The Islamic State (ISIS) has begun to rebuild some of its organizational structure, just weeks after its last stronghold in the town of Baghouz in the Deir ez-Zor countryside fell. Today it seems that the ISIS presence, militarily, economically and socially, reflects the gradual erosion of the authority of the Syrian Democratic Forces (SDF), as part of a stage which could be called, “the days belong to the SDF and nights to ISIS.”
ISIS sleeper cells have started too reappear. During the years it was in control, the organization secretly prepared a security entity ready to operate if it lost direct military control, in order to keep the organization alive and to preserve the possibility of it regaining control if the conditions were right. Assassinations have been witnessed on a near-daily basis in Deir ez-Zor and Raqqa, primarily against Arab members of the SDF, as well as its civilian employees. It seems that the ISIS strategy is directed at preventing the SDF from penetrating local tribal communities and competing with them for this bloc. It also seems that this terror operation has the aim of getting the area’s residents to believe that the organization is still alive and will return to impose its control again—with the aim of obstructing any attempt to establish a post-ISIS phase. This is the core of the organization’s strategy in the so-called security states.
The organization still maintains military capabilities, with groups trained in light, medium and heavy weapons, with secret bases in large lightly-populated areas, and is entering into a sort of asymmetrical war with its main rivals, the SDF.
The end of the 16th Division
Fears of ISIS returning has been accompanied by the slow erosion of SDF authority. Al-Modon’s sources said that the SDF’s 16th Division, deployed in the eastern Deir ez-Zor countryside, has begun to break up. ISIS cells were able to assassinate the 16th Division commander, known as Abou Jabal, one of the most prominent Arab fighters in the SDF ranks. ISIS targeted Abou Jabal last week with an explosive device that blew up his car in the town of al-Tayyana. As a result, 55 Arab fighters withdrew from the division and returned to their homes, after declaring they’d left the SDF to protect themselves against ISIS revenge attacks.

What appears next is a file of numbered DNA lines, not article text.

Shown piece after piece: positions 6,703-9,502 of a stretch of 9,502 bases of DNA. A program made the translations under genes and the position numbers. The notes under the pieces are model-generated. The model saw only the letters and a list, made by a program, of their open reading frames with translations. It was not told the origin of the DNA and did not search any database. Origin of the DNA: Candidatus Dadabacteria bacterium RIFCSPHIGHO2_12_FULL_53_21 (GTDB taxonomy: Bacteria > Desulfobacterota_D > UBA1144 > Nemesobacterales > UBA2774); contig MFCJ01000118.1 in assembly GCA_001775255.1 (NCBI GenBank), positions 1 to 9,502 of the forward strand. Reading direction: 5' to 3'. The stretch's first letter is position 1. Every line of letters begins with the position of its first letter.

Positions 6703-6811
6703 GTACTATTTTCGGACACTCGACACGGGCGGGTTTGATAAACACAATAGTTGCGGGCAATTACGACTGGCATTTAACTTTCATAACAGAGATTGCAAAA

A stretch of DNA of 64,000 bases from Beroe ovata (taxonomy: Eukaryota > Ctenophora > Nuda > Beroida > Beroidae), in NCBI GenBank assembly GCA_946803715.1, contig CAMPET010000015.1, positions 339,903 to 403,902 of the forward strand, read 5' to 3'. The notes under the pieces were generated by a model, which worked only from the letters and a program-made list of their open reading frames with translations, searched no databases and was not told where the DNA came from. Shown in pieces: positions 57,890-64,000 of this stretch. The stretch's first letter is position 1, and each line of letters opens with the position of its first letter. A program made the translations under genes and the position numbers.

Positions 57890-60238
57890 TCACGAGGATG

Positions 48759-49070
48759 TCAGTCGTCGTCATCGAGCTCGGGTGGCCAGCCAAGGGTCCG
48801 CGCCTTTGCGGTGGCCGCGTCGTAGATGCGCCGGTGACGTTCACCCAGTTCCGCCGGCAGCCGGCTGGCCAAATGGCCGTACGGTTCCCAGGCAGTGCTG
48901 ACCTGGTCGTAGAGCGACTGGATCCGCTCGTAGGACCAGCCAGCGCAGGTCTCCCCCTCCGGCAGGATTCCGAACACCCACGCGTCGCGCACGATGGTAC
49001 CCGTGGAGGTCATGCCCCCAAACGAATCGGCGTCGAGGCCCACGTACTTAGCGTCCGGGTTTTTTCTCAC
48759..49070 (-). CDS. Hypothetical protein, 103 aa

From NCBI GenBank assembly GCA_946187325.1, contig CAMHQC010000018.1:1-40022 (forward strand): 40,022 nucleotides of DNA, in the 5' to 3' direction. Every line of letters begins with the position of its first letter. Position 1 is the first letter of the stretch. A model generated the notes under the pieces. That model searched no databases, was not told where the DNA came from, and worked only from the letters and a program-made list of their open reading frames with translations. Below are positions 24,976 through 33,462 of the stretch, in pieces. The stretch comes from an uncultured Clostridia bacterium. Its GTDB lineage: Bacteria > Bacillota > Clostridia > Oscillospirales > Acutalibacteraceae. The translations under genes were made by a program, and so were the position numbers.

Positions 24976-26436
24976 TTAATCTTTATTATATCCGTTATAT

Abou Qahar, one of the fighters who withdrew, told Al-Modon: “I was subjected to an assassination attempt at the end of May, when I went to the butchers. Three masked men who had been following me raided it, even though I was in civilian clothes, and tried to kill me with knives. I miraculously got away and took refuge at a nearby military point. My comrades and I got weapons and vehicles and searched the whole market, but we didn’t find them. No one dared give us any information about them, just saying they were masked men and they fled somewhere they didn’t know.”
ISIS had been using the month of Ramadan and Eid al-Fitr to remind citizens that they have to pay taxes, in the form of the “zakat” they collect. Al-Modon learned that the last week of Ramadan witnessed organized activity by the organization to collect “zakat” in accordance with pre-prepared figures from traders and property owners in Deir ez-Zor. The organization targeted oil traders who were known to work with the SDF and owners of agricultural property and projects. It sent desert patrols to impose taxes on livestock farmers there.
Those targeted by the collection were forces to pay these amounts or face the threat of assassination, as these civilians are an easy target for militants, so they don’t have any chance to evade or refuse to pay what is imposed on them.
The latest collection process comes in parallel with the assassinations and security and military operations, to restore the “legitimacy” of the group which collapsed after a string of military defeats.
This article was translated and edited by The Syrian Observer. Responsibility for the information and views set out in this article lies entirely with the author.